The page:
WMed students, residents help ease EMS shortage by covering WMU games

Kalamazoo County

KALAMAZOO, Mich. (WOOD) — As Western Michigan football fans cheer on their Broncos on Saturdays, a team of young recruits is catering to the crowd whenever there is a call for help.

An ongoing program at Western Michigan University Homer Stryker M.D. School of Medicine allows students, resident physicians and faculty to provide medical coverage during home football games at Waldo Stadium alongside Life EMS.

Charlie Brauchla, a third-year resident at WMed, was eager to make a difference in other’s lives after receiving care for injuries he suffered as an athlete.

“I wanted to spread that along to some people that I might be able to help in the future as well,” Brauchla said.

Many of these up-and-coming prospects, including second-year student Somer Corbett, are certified as medical first responders, equipped with communication skills and a sophisticated understanding of the body.

“We can perform basic lifesaving measures and we can get them to a place where they need more care if it’s outside of our range,” Corbett said.

While the call volume directly depends on crowd size and weather, emergencies range from typical to the more game day-specific.

“Lots of times, there’s falls at the football games and simple lacerations that we can help repair,” Brauchla explained. “Sometimes, people get a little bit dehydrated or overheated, and we’re able to take care of that at the games as well. Then there’s always the person who’s just had a little bit too much to drink. We’re able to watch them for a couple of hours and make sure that they are safe.”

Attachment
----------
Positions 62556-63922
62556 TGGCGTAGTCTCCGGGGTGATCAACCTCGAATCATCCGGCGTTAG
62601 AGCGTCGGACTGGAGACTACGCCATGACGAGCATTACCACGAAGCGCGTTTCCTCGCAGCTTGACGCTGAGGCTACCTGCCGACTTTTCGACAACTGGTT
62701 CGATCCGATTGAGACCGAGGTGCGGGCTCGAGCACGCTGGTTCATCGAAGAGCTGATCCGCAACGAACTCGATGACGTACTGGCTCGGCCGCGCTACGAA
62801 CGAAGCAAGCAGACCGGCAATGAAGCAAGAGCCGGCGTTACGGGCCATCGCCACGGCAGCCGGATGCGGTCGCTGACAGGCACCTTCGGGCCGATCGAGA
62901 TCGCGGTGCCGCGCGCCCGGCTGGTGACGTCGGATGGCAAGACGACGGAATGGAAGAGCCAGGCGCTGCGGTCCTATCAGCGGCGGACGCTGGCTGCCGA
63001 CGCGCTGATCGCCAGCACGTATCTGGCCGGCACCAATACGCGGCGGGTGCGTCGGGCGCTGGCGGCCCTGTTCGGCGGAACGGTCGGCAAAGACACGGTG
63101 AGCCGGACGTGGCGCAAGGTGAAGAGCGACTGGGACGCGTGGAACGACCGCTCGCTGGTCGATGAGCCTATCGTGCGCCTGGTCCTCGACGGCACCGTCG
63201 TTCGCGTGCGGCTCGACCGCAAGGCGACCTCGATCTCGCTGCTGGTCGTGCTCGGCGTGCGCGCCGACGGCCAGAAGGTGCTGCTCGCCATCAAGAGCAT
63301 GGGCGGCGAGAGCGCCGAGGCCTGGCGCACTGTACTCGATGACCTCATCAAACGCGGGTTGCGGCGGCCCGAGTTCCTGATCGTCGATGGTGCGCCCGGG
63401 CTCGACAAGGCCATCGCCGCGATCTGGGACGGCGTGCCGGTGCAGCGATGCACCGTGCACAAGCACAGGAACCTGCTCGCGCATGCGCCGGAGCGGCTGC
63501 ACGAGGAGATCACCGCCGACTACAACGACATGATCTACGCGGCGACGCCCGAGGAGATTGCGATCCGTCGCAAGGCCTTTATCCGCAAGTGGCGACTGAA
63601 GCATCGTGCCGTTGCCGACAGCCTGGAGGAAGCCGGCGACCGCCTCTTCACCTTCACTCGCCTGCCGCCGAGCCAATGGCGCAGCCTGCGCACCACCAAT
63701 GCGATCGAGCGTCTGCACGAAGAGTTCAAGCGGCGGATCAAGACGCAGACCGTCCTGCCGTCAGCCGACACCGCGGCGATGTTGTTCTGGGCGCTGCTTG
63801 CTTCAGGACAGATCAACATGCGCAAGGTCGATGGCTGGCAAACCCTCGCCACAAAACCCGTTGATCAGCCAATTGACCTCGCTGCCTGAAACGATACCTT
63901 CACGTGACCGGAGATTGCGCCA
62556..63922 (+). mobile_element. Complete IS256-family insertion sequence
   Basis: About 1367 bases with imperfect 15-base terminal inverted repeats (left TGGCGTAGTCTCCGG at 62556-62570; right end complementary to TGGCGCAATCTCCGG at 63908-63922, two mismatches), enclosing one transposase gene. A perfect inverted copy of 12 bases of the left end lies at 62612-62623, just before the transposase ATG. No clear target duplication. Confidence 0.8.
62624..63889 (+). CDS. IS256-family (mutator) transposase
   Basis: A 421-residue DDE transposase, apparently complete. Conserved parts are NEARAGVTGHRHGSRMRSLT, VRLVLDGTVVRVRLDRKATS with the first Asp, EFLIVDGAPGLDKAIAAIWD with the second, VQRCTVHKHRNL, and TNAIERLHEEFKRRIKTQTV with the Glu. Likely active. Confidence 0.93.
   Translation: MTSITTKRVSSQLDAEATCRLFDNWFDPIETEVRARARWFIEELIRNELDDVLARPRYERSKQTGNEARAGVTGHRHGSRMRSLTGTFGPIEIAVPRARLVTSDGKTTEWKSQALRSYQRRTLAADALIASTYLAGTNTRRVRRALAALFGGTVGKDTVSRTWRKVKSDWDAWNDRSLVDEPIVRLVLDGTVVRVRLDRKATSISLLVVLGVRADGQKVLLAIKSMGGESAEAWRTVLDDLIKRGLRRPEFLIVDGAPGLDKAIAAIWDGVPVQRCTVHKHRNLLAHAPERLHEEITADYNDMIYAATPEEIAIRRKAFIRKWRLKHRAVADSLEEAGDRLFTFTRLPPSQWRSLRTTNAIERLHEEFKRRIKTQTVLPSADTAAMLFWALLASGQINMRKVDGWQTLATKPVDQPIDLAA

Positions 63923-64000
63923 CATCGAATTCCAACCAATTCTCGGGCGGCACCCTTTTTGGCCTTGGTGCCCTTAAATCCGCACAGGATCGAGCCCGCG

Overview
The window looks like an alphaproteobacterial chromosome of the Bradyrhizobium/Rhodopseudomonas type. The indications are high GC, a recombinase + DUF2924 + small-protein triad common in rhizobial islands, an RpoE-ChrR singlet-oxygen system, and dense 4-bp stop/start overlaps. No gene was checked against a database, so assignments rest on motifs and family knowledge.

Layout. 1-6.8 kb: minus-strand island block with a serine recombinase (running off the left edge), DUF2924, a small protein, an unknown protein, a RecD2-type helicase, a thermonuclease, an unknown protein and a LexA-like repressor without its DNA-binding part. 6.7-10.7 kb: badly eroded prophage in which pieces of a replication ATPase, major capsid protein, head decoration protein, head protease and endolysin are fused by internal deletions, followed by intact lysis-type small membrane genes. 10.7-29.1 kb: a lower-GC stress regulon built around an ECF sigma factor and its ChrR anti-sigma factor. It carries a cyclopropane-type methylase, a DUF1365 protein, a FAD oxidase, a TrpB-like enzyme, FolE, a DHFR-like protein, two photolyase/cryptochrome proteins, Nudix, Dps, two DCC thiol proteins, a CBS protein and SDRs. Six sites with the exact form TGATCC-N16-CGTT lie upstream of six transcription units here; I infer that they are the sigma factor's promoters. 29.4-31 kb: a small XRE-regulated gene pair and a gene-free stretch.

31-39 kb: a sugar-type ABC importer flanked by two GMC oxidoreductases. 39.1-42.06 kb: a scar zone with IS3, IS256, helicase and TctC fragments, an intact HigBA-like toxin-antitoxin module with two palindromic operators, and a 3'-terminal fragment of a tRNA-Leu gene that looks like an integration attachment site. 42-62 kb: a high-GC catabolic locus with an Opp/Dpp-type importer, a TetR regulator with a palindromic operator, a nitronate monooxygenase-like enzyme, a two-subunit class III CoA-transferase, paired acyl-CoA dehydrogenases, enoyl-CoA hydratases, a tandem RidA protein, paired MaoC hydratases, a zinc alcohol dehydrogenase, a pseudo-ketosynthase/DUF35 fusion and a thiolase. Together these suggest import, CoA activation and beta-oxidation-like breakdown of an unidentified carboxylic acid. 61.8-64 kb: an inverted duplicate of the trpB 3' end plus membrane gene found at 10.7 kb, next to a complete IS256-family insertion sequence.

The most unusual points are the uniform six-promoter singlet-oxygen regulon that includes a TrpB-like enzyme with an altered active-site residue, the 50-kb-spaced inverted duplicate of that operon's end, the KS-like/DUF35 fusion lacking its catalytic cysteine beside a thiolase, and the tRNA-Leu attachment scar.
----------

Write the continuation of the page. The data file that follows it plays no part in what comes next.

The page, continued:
Dr. William Fales, a professor of emergency medicine at WMed, says the program helps alleviate the EMS shortage locally.

“That keeps the ERs open and keeps the volume down,” Fales said.

Fales, who founded the program seven years ago, is also Kalamazoo County’s EMS director. He said the program’s real-life application is what truly brings out value for everyone involved.

“They get more emergency medical training in their first seven weeks than most doctors get in their entire four years,” Fales said. “So to be able to use it now in ways that benefit the community is really great.”

Corbett said the real-life application will help her take the reins of her future.

“I think it’s great to take what we learned in the classroom and actually get the chance to apply it, especially so early in our careers,” Corbett said. “It’s really a positive for us, and I think that it’s going to improve the way that we act as physicians in the future, too.”

According to Fales, enough WMed students answered the call for help to have a dozen ready at a moment’s notice, twice as many as on previous game days.

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